The responsibility of a data product designer or provider does not end with the initial creation of that product. There are some important human-computer interaction (HCI) design challenges in supporting a wide range of users. A key HCI design principle is “know thy user ”; various approaches to learning about and understanding user abilities and needs are discussed below. Besides underscoring the need to focus on users, workshop participants pointed to some specific issues: universal access, support for users with limited statistical literacy, improved visualization techniques, and new modes of interacting with data. These are discussed in turn below.

Suggested Citation:"2 Research Opportunities." National Research Council. 2000. Summary of a Workshop on Information Technology Research for Federal Statistics. Washington, DC: The National Academies Press. doi: 10.17226/9874.
×
User Focus

Iterative, user-centered design and testing are considered crucial to developing usable and useful information products. A better understanding of typical users and the most common tasks they perform, which could range from retrieving standard tables to building sophisticated queries, would facilitate the design of Web sites to meet those users' needs. One important approach discussed at the workshop is to involve the user from the start, through various routine participatory activities, in the design of sites. The capture of people's routine interactions with online systems to learn what users are doing, what they are trying to do, what questions they are asking, and what problems they are having allows improving the product design. If, for example, a substantial number of users are seen to ask the same question, the system should be modified to ensure that the answer to this question is easily available—an approach analogous to the “frequently asked questions” concept. Customer or market surveys can also be used in conjunction with ongoing log and site analyses to better understand the requirements of key user groups. There are many techniques that do not associate data with individuals and so are sensitive to privacy considerations.1 For example, collecting frequent queries requires aggregation only at the level of the site, not of the individual. Where individual-level data are useful, they could be made anonymous.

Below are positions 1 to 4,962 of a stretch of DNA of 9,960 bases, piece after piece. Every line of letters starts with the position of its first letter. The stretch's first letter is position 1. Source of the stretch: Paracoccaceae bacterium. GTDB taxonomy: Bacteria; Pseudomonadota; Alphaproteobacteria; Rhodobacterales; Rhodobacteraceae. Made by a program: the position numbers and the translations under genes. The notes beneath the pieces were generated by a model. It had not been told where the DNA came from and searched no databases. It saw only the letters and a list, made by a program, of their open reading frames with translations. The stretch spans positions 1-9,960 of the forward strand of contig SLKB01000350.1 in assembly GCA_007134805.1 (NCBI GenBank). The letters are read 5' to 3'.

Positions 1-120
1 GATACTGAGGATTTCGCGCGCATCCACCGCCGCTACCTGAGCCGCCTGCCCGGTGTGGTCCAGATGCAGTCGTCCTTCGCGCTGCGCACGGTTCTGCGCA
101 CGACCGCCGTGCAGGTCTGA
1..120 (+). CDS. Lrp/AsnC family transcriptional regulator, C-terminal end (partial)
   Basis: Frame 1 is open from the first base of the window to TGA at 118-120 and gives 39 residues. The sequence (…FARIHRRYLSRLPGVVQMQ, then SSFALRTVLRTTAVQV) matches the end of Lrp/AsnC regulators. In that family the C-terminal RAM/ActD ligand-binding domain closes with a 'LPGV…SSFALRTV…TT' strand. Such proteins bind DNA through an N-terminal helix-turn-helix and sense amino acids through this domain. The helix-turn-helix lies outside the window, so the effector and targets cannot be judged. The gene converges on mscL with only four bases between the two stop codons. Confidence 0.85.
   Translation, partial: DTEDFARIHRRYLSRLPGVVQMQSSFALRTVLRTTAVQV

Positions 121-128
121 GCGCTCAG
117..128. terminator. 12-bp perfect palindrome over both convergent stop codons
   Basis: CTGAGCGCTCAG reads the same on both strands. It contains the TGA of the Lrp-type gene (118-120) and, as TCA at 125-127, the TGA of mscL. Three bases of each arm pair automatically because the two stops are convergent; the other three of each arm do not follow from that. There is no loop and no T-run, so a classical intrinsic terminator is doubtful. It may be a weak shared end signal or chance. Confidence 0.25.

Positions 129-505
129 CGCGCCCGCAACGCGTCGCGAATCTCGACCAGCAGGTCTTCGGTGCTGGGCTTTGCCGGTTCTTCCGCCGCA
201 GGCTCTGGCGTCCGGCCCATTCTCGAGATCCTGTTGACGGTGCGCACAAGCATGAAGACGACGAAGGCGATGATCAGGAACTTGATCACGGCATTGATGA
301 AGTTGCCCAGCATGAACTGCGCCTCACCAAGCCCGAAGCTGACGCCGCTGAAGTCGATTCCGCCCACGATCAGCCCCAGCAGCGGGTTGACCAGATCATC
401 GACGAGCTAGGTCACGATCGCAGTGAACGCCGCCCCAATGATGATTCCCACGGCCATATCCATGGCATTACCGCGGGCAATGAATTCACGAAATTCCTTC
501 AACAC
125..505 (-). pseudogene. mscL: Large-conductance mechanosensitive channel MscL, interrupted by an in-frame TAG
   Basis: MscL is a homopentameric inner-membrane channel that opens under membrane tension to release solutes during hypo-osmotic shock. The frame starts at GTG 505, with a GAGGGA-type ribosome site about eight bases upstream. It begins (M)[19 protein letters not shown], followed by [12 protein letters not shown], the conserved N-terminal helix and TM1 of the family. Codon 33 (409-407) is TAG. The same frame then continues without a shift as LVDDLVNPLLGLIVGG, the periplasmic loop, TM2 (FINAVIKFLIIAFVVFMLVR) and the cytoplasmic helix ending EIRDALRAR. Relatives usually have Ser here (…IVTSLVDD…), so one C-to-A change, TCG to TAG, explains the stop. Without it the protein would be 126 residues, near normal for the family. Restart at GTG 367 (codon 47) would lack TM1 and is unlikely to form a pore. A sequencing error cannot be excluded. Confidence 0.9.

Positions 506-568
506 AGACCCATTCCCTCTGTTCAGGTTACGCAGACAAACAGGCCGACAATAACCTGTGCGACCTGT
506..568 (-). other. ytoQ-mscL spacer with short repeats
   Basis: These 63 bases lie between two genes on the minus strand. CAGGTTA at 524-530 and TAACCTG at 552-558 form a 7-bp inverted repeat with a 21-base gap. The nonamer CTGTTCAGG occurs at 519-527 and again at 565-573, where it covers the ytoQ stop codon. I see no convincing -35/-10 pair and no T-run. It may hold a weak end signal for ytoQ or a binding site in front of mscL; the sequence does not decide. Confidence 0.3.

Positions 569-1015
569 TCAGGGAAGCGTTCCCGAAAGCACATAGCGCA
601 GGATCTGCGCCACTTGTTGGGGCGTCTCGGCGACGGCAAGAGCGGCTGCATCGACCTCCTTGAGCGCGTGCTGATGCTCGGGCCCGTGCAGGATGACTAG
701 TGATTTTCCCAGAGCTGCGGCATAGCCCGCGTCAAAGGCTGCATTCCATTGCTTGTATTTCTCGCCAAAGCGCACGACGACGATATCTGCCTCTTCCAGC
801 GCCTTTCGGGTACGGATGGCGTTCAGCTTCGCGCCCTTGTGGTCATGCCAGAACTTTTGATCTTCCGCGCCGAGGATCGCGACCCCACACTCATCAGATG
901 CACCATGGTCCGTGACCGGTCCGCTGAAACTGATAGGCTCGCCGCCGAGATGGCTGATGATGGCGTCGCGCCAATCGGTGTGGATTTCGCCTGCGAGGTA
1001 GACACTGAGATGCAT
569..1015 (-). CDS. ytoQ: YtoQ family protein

Universal Access

The desire to provide access to statistical information for a broad range of citizens raises concerns about what measures must be taken to ensure universal access.2 Access to computers, once the province of a small number of expert programmers, now extends to a wider set of computer-literate users and an even larger segment of the population sufficiently skilled to use the Web to access information. The expanding audience for federal statistical data represents both an opportunity and a challenge for information providers.

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Data on user behavior must be collected and analyzed in ways that are sensitive to privacy concerns and that avoid, in particular, tracking the actions of individuals over time (though this inhibits within-subject analyses). There are also the matters related to providing appropriate notice and obtaining consent for such monitoring.

2  

This term, similar to the more traditional label “universal service,” also encompasses economic and social issues related to the affordability of access services and technology, as well as the provision of access through community-based facilities, but these are not the focus of this discussion.

Suggested Citation:"2 Research Opportunities." National Research Council. 2000. Summary of a Workshop on Information Technology Research for Federal Statistics. Washington, DC: The National Academies Press. doi: 10.17226/9874.
×

Universality considerations apply as well to the interfaces people use to access information. The Web browser provides a common interface across a wide range of applications and extends access to a much larger segment of the population (anyone with a browser). However, the inertia associated with such large installed software bases tends to slow the implementation of new interface technologies. During the workshop, Gary Marchionini argued that adoption of the Web browser interface has locked in a limited range of interactions and in some sense has set interface design back several years. A key challenge in ensuring universal access is finding upgrade trajectories for interfaces that maximize access across the broadest possible audience. 3